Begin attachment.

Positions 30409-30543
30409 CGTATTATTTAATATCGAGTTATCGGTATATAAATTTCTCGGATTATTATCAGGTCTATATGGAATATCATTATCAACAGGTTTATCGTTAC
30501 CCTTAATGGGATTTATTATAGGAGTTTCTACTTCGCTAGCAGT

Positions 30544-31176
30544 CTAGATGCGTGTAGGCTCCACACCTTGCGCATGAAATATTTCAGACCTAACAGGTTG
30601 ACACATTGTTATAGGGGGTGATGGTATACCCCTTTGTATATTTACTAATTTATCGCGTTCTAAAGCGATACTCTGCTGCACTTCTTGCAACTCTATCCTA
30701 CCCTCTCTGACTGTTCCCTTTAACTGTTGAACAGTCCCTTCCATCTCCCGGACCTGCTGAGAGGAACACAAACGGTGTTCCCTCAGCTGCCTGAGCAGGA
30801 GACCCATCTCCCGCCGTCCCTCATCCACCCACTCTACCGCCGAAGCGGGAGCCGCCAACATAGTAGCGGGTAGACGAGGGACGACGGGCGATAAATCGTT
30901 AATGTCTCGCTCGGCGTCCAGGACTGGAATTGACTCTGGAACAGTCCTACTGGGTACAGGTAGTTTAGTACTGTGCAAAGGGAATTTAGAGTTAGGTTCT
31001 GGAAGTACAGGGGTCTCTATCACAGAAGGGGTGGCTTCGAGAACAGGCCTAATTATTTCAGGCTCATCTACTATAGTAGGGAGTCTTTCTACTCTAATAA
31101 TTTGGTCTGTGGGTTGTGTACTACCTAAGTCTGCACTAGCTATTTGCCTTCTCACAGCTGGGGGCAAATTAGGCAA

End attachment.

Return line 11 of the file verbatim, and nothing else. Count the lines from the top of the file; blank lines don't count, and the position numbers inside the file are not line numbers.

31101 TTTGGTCTGTGGGTTGTGTACTACCTAAGTCTGCACTAGCTATTTGCCTTCTCACAGCTGGGGGCAAATTAGGCAA